Ron and his wife Jeanne, a teacher, are the second founding couple of the five-year-old group, which has investigated the Tombstone Cemetery, Jerome’s Grand Hotel, Flagstaff’s Monte Vista Hotel, the Birdcage Theater in Tombstone, the Vulture Mine in Wickenburg, the old jail in Globe and other sites.
Also with the team Saturday were Jeanne’s sister, Karen Schaeffer, and Schaeffer’s daughter Sakah, 15.
The long evening yielded unsettling, but vague evidence of something strange in the haunted restaurant.
During the almost six-hour investigation, team members managed three extended flashlight-mediated conversations.
However, at least initially, the motion, infrared and electromagnetic detectors found nothing. Nor did they notice movements of the beach balls or other “trigger objects” they arranged in key locations — although someone has to watch all of the video to make sure.
They did find a smudge in one of the tabletop dustings of flour that looked a lot like a child’s fingertip — but odd markings in the smudge made them wonder whether perhaps it was actually the wheel of one of their toy car “trigger objects.”
They thought they heard footsteps on the stair up to Mel’s old room.
They also thought maybe they heard voices in a device that turns radio waves into static, which some investigators maintain ghosts can manipulate to speak.
The bottles of liquor on the shelf outside the room where Mel supposedly died set to rattling at one point, but the team concluded that was probably the heater kicking on and vibrating through the floor.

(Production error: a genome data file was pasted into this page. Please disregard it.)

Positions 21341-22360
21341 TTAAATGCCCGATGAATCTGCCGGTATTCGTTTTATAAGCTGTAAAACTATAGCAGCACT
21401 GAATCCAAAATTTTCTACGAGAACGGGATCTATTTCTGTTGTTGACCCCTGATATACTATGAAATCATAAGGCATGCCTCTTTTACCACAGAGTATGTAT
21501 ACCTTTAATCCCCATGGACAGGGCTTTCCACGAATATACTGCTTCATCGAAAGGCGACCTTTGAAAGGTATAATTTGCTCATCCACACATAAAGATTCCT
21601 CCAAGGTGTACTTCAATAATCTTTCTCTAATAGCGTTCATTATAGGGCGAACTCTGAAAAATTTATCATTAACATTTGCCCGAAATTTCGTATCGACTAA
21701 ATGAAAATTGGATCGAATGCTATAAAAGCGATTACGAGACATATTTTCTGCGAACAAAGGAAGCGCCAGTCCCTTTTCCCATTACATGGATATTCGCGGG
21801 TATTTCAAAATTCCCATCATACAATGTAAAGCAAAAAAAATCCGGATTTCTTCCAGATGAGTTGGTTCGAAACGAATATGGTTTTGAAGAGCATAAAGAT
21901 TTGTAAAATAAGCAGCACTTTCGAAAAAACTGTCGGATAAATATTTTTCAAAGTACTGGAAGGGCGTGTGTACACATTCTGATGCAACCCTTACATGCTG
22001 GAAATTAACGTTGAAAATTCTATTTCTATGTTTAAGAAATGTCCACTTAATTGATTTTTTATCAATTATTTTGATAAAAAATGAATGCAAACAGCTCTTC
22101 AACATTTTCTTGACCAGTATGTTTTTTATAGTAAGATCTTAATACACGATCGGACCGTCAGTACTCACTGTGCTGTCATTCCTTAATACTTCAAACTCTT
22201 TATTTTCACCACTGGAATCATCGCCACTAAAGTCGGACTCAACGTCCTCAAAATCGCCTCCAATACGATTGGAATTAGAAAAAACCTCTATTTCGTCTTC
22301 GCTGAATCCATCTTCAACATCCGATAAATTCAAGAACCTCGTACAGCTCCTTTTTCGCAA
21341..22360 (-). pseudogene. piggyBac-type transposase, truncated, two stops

The peak moment came when the whole team drifted into the command center in front of the big fireplace off the bar to compare notes — and stare at the nine camera feeds on the oversized computer screen.
Suddenly, everyone heard a muffled, metallic thump — maybe coming from the kitchen — like a giant mixing bowl being rocked on a hard floor.
Ron headed into the kitchen with his infrared camera, but found nothing amiss.
Everyone gathered again, trying to agree on the sound — and the source. About 10 minutes later, they all heard it again.
Shortly after that, two flashlights sitting on a table near the computer monitor turned on. That triggered an interrogation by Rick and Dave, with muddled results. The flashlights went on and off — more or less on command — for about 10 minutes, before they lapsed back into darkness.
Still, the team has hours of sound and video recording to review — looking for that smudge of light, the whispered voice, and the restless beach ball.
“We’ve got a lot of data,” said Rick happily.
“A lot of times we don’t hear anything while we’re sitting there,” said Dave, with a full set of paramedic shifts in the Valley ahead. “It’s only when we analyze the video that we find something.”
As for night manager Kevin Mystrom, who shuts the place down and opens back up all alone, he has all the evidence he needs.
“I made a deal with them,” he said seriously of his heart-to-heart talk with the spooks. “During the night, please don’t grab me. And so far, they’re sticking by it.”